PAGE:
1:36 pm
board with. all about what we expect on global headwinds and that is what the fed is past july,bout, this how much will depend on what happens in a trade war between china and the u.s.? kathleen: i think there is no easy resolution there. we heard from the president this morning, priming the atmosphere for the idea that there will not be a big trade deal done. even if there was, there will be medium to long-term issues that , and will continue to be headwinds, dampen global trade flows in which feeds back through the economy. i think it's an ongoing issue. when we look at some of the market forces, what the fed ultimately does based on what the market expectations are, how much does that ultimately consider into what they decide to do? if there is an expectation of outsized rate cuts in the
1:37 pm
market, perhaps a disconnect with the actual thinking right now? kathleen: for a while, the market was flirting with the idea of a 50 basis point cut at this meeting. that is very unlikely. 25 is the consensus. beyond that, the message that fed chair powell and the policy statement said, is what is most significant to the market. the markets are basing their expectations of 100 points of rate cuts by let's say the end of 2020. so it is a lot less big into the markets. the risk if the fed does not deliver that, there is a risk for resetting of bond yields in the market. shery: what can we expect in terms of the balance sheet runoff? kathleen: we think they will stop in early. they said early september. just for optics, it will not have much policy meeting to stop an early. it would also get in line with the fact that they are cutting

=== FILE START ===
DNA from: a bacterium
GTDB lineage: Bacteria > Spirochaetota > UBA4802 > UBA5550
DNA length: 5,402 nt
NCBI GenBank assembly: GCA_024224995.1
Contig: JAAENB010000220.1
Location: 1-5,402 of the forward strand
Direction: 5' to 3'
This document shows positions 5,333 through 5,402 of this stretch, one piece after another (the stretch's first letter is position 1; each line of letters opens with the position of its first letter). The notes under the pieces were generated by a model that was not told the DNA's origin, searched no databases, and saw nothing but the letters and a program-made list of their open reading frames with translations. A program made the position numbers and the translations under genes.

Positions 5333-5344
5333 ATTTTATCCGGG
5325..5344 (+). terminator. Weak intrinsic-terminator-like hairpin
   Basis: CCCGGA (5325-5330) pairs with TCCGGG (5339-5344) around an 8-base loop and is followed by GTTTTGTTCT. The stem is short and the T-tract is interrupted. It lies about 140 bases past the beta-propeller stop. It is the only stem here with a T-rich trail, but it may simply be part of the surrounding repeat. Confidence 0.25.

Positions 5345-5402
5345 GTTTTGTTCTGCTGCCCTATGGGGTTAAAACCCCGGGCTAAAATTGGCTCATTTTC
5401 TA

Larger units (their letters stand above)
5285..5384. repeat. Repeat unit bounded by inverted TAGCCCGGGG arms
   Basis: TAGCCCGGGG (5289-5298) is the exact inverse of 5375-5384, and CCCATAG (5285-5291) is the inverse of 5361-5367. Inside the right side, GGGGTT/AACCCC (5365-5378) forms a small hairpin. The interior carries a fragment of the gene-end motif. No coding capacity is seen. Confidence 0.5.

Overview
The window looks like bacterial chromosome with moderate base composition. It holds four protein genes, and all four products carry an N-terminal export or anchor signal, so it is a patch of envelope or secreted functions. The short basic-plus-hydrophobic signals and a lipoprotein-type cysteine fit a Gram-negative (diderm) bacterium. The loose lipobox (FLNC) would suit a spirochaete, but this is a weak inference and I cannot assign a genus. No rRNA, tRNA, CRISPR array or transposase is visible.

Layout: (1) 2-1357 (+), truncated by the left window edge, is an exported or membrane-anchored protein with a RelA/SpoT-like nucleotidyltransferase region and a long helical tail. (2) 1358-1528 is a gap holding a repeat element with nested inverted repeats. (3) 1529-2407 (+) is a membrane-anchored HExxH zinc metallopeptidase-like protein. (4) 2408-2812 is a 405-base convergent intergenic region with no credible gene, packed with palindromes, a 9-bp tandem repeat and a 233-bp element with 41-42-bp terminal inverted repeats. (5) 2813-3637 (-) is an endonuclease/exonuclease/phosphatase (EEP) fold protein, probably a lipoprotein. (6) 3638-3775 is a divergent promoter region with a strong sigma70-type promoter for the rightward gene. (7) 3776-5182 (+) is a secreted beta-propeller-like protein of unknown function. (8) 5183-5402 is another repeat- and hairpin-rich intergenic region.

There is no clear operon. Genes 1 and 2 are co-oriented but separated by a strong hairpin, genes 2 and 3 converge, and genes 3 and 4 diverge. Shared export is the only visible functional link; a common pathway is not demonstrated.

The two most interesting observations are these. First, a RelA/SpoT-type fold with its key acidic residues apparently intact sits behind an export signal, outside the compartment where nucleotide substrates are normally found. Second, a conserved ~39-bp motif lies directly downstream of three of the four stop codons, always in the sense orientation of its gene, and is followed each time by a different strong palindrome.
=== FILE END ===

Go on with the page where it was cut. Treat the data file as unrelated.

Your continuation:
1:38 pm
rates. both seem to be moving in the same direction. cutting it short a few weeks will not have a big impact on policy overhaul. since we are watching all the headlines on trade, what will you be watching to determine if this ongoing uncertainty on the trade front truly leads to economic weakness? when we can hope for at best is that they keep talking, that the communication lines are open. for a while, they were shut down completely. that is the worst outcome for the markets. thinking there will be an immediate deal, i think even the expectations in the market have been reset not to expect that. keep hearing the communication lines are open. if there is another round of tariffs, or the threat of it, that would be an even worse outcome. shery: where are we in terms of financial conditions? the last time we saw the fed make that dovish turn was after
1:39 pm
that huge selloff in the fourth quarter. where are we? kathleen: financial conditions right now are quite easy. that is in large part because the market is expecting pretty significant rate cuts by the fed. the fed iss if necessarily following the markets, it seems that way, but that is a risk if the fed does not follow through completely. you could have a backup in yields. that will not happen in the near term. our expectation is they cut rates but are also pretty dovish in the message. not necessarily ensuring a rate cut, but certainly leaving the door open for september and possibly more beyond that. before we go, right after this fed decision, we get a fresh jobs report. will that be a balancing act for the fed as well, if there is potentially a strong jobs report coming this week? kathleen: typically, one month's report should not have a huge bearing on the trajectory of
1:40 pm